Govt needs to rationally revise the definitions of essential services during MCO — SS Jothiratnam

APRIL 18 — Based on my observations, it is apparent that there is a need for a rational review of what ought to fall under the rubric of essential services.

To examine this logically, let me start by listing the three primary givens as I see them. These ought to inform any policy-making:

  1. It is crucial to facilitate social distancing, and to minimise contact with other people, as much as possible;
  2. A great many people are now compelled to work from home. For them to do their jobs optimally, conditions at home ought to be as conducive to working as possible.
  3. Essential service workers need to be able to rely on their own transportation.

These three factors have a number of concrete implications to exemptions from the MCO.

For obvious reasons, in order to reduce any individual’s contact with the public as far as possible, private means of transport are preferable to public ones. Furthermore, some essential service workers, including medical staff, may have to use their private vehicles more now than they did in the past.

From this, it follows that car and bike mechanics ought to be allowed to operate their businesses during certain hours, albeit that they be required to follow appropriate social distancing and sanitary guidelines.

Given that people are spending more time at home, home-appliances like air-conditioners, personal gym equipment, and so on will doubtless need service more frequently. Consequently, appliance-service personnel too ought to be exempt from the MCO.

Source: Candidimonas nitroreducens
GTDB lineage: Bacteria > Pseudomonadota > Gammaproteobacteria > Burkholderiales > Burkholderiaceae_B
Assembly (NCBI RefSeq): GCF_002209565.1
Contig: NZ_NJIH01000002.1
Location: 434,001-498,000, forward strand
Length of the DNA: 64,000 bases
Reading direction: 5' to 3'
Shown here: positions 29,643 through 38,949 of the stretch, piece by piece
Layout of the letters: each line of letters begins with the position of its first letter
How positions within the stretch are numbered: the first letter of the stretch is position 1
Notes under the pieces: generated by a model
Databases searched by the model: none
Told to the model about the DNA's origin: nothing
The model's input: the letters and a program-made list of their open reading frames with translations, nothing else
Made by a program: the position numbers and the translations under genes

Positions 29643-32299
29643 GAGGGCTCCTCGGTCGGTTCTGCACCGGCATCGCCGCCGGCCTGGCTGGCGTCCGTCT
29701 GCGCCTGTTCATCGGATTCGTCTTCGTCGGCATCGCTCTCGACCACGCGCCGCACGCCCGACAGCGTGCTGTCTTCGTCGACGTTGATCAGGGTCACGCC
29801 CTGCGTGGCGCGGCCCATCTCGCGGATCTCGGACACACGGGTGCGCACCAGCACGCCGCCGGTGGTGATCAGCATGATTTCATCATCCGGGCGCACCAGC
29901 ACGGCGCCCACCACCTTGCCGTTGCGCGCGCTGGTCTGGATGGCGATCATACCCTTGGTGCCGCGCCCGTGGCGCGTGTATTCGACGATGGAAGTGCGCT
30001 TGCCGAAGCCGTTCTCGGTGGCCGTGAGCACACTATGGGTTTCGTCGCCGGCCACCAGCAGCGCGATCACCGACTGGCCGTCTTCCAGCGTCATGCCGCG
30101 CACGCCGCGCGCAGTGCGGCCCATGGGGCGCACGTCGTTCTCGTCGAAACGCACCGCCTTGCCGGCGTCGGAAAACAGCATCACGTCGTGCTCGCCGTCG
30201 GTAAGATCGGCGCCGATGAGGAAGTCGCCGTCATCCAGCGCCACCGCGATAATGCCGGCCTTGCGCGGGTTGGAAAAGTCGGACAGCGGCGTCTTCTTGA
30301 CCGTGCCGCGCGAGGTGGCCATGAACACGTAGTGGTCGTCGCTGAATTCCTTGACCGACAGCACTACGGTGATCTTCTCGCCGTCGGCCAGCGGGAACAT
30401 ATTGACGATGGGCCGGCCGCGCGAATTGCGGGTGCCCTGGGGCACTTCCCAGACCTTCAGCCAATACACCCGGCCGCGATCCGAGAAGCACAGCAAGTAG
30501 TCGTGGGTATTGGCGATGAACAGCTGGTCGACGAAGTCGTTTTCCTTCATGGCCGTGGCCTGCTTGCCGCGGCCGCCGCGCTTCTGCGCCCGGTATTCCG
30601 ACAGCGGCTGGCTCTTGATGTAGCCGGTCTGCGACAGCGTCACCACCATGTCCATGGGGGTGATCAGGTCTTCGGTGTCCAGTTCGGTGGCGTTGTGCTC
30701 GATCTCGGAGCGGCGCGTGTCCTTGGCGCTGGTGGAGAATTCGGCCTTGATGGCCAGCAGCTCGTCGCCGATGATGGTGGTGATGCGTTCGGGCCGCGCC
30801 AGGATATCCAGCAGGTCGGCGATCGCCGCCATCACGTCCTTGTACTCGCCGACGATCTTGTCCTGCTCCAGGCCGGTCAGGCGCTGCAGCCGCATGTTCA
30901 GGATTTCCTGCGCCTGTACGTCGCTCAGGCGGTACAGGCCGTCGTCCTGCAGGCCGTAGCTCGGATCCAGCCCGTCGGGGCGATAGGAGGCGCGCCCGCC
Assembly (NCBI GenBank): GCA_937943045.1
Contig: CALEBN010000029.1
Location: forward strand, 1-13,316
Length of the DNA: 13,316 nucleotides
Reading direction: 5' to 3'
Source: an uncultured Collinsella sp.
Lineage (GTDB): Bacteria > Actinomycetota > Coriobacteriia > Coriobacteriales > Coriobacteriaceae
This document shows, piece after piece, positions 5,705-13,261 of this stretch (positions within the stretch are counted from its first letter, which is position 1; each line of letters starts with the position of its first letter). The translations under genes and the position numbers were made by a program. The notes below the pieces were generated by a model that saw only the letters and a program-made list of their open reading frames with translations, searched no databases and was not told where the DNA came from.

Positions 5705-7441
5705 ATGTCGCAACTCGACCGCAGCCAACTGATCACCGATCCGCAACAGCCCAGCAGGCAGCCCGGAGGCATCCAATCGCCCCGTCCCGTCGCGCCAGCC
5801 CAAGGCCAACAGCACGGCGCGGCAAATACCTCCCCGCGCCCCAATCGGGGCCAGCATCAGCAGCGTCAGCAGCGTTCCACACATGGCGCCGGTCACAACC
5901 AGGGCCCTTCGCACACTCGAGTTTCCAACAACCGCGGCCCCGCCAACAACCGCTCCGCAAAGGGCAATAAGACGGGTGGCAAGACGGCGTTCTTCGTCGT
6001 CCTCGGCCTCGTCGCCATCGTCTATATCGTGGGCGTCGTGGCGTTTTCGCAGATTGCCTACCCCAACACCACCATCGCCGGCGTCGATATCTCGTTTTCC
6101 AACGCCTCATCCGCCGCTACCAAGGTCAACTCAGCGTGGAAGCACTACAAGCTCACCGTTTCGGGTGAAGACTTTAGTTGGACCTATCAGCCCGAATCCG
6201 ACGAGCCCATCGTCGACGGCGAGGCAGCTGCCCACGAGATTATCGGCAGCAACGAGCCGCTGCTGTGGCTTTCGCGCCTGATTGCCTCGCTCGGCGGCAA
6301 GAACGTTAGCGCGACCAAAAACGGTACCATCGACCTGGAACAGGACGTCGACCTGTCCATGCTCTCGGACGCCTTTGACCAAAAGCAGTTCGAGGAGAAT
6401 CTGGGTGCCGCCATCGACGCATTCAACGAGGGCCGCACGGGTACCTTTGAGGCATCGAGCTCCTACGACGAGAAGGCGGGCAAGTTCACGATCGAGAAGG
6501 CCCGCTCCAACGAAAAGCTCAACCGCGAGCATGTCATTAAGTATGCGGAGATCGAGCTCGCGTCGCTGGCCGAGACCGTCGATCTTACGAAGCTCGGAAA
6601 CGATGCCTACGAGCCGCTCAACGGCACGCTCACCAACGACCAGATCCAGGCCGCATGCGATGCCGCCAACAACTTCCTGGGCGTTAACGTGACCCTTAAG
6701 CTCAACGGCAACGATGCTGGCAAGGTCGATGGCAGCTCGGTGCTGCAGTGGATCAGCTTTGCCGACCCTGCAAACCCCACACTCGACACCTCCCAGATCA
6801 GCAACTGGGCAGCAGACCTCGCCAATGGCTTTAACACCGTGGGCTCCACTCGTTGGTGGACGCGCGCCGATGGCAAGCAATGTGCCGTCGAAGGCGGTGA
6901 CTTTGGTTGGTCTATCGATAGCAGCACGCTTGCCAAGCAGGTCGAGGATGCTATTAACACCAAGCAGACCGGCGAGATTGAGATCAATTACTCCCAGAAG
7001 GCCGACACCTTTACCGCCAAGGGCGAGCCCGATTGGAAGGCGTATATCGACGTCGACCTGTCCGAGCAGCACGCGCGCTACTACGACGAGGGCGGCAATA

Given that they will travel from one house to another, they must scrupulously follow strict sanitary and social-distancing guidelines. In addition, no more than 2 workers should be allowed to travel to work.

Similar arguments apply to washing machine service personnel. In the event of a breakdown, if repairs cannot be effected, people will have to start using public laundries, thus needlessly exposing themselves. This can be avoided by allowing repair-personnel to travel.

For obvious reasons, electricians, plumbers, and contractors also need to be exempted from the MCO restrictions. In the event of a plumbing or electrical emergency, their services really are critical.

Taking these points into consideration, and noting that Internet service personnel are very sensibly already exempt from the restrictions, I urge the Government of Malaysia to re-evaluate your guidelines, and to include the workers I have mentioned above in the exemptions schedule as well.

* This is the personal opinion of the writer or publication and does not necessarily represent the views of Malay Mail.

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